Not a normal recession but a fundamental slump

[Speech at the Melbourne launch of the pamphlet Meltdown! A Socialist View of the Capitalist Crisis (Resistance Books: Sydney, 2009); March 19, 2009]

Our pamphlet tries to briefly sketch for the reader some the main features of the current economic crisis and its main social and political consequences.

The first point to grasp is that this is a not a normal recession of the kind which characterises the capitalist business cycle — that is, it is not one of the periodic downturns which inevitably follow a boom period.

Rather, it is a fundamental slump. It is clear that the current crisis is the biggest crisis of the world capitalist system since the Great Depression of 1929-33. In fact, there are reasons for believing that it may well turn out to be much more serious.

Several articles in the Age recently have acknowledged in passing that the 1930s depression was only really overcome by World War II with its mass call-up into the armed forces and the conversion of the economy to all-out military production.

In the United States, 1933 was the worst year, with unemployment of almost 25%. While there was some revival of the economy in 1934 and after, unemployment in 1939 was still over 17%. Only the onset of the war changed this situation.

This raises several questions: How can the current crisis be overcome? Indeed, can it be overcome at all? Or, if it is "overcome" in official terms, where will that leave the mass of working people in terms of jobs, income levels, housing, and social services?

Scope of the crisis

A few examples will suffice to indicate the scope of the present crisis:

1. Economic activity is slowing sharply around the world. In the US, in the last quarter of 2008 the economy contracted at an annual rate of 6%; in Britain it might shrink by 4% in 2009. And in Japan industrial output fell by a whopping 27% in the November-February period!

2. In the US and Britain, the major banks are technically insolvent, i.e., their debts are not covered by their assets, most of the value of which has evaporated or has been revealed to be fictitious — the notorious "toxic assets". In both countries the government has taken large or majority stakes in the main banks, thereby effectively nationalising them. Of course, in the US in particular this has all sorts of ideological consequences and the government has been at pains to deny that this happened and has shied away from exercising any real control.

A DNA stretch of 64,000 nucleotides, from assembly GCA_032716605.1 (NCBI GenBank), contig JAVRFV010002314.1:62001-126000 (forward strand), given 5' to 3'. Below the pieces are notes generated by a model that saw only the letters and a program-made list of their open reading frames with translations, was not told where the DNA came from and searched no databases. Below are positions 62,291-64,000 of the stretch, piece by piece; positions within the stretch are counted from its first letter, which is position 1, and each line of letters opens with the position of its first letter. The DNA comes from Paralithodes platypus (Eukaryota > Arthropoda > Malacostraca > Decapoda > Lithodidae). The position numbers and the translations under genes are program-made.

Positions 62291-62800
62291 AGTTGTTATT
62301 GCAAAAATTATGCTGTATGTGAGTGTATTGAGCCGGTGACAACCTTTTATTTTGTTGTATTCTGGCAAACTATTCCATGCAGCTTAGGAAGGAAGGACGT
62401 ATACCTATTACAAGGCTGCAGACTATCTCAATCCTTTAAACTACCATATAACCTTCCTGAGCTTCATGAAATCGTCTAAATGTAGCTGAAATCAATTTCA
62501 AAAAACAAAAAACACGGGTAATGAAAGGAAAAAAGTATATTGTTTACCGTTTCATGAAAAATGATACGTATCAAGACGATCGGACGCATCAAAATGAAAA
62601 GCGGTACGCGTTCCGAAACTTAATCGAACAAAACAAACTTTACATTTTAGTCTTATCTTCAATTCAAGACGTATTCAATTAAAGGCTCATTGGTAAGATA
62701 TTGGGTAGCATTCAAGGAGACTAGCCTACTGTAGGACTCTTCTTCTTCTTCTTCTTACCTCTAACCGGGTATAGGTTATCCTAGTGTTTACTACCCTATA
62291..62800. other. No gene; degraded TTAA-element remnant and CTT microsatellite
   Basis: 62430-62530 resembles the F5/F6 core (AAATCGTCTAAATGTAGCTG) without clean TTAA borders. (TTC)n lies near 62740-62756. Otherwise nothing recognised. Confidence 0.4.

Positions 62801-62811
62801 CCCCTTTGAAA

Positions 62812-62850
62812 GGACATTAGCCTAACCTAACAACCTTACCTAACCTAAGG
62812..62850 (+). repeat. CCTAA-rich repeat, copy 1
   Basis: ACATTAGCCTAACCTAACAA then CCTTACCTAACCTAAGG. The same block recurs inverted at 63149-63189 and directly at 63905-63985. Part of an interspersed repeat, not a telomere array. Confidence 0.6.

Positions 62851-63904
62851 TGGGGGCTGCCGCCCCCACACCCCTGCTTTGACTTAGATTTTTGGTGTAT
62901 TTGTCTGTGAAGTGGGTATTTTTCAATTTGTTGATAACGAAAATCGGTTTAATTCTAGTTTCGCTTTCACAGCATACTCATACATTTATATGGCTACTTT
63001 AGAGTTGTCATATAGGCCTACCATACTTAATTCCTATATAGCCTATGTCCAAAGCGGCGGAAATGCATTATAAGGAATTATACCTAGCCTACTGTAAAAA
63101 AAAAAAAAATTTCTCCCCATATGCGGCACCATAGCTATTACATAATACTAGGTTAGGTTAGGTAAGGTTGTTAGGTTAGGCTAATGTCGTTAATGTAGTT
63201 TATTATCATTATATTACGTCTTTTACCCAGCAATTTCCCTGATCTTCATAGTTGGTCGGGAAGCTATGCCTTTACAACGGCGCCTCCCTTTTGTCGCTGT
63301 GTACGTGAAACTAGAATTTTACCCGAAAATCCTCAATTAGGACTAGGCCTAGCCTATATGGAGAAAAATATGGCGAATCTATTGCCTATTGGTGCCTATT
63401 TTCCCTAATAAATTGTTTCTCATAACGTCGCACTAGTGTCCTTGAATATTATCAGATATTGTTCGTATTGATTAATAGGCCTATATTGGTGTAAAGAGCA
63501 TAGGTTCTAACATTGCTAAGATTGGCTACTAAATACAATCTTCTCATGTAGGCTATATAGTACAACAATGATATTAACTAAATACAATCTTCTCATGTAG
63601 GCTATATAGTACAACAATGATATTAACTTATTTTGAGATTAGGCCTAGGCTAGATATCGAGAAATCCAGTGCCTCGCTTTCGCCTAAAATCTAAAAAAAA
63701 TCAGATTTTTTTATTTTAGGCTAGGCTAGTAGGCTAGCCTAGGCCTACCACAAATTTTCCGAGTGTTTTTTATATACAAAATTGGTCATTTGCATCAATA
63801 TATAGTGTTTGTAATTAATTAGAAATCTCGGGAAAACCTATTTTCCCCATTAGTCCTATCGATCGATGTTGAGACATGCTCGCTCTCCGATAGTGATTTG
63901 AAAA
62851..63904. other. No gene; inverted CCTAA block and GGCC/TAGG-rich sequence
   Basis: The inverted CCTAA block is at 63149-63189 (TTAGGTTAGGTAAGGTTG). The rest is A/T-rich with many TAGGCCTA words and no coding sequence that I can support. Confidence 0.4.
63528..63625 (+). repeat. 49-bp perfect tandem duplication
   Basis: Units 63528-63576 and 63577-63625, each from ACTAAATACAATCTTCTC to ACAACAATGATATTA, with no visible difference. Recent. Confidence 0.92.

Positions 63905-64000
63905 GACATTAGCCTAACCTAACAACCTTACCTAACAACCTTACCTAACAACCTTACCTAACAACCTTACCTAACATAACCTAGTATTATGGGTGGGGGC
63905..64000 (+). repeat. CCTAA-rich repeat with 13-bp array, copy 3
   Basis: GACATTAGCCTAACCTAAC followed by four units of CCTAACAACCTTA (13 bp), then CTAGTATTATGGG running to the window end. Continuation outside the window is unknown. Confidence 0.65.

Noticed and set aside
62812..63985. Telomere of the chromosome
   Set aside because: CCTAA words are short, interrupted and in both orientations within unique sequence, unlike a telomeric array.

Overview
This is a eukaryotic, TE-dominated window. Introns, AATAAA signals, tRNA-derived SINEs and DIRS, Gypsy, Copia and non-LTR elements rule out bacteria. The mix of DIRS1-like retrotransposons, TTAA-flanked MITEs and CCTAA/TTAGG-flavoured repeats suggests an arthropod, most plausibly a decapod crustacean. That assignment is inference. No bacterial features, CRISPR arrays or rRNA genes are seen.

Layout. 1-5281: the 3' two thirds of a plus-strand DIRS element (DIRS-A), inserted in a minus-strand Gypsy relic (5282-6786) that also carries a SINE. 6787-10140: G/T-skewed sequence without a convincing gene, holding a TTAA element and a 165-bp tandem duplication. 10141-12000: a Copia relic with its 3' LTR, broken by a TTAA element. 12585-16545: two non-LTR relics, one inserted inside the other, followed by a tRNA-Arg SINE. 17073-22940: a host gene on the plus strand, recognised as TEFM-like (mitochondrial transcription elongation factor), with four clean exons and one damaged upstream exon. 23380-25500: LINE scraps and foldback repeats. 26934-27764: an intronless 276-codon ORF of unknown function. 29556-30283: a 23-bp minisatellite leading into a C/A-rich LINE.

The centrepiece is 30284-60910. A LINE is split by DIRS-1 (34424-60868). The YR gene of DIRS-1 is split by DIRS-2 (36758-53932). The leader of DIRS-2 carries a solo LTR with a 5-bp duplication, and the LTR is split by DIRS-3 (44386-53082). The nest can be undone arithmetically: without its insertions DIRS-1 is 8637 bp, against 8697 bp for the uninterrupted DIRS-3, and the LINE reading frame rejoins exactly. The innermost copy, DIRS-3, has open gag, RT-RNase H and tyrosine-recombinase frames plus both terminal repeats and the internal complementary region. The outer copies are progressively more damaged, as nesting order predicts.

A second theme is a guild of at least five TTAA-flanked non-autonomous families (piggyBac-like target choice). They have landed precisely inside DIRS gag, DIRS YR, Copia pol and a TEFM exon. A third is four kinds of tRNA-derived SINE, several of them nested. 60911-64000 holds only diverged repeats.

3. Tiny Iceland is in meltdown. Its three big banks were taken over by the government after they went belly up with external debts eight times greater than the country's entire GDP. The government resigned after stormy demonstrations. The economy has sharply contracted, inflation is rising, unemployment is rising and living standards will fall sharply (wages, pensions, etc.).

4. The small Baltic republic of Latvia has suffered a similar collapse. Other East European countries are also at risk — and not them alone.

5. In the United States — the centre of the storm and the heartland of world capitalism — industrial giants like GM and Ford are on the verge of bankruptcy.

Unemployment is in the US rising sharply. Officially it is 8.1% (12.5 million people) but if you add in part-time workers who want full-time work the figure is 14.8%. And if the government was still calculating the unemployment rate using the same criteria and methods that were used before the Clinton administration changed them, the "official" unemployment rate today would be just over 19%. This is nudging up towards the levels of the 1930s depression. In any case, such a level of joblessness is a sharp indictment of the capitalist system.

Homelessness is growing as people can't afford rents and as people default on their mortgages. Tent settlements are sprouting on the outskirts of towns and cities across the country. At the same time, under various categories there are some 19 million vacant homes (out of 131 million dwellings) — enough to house at least 60-80 million people!!!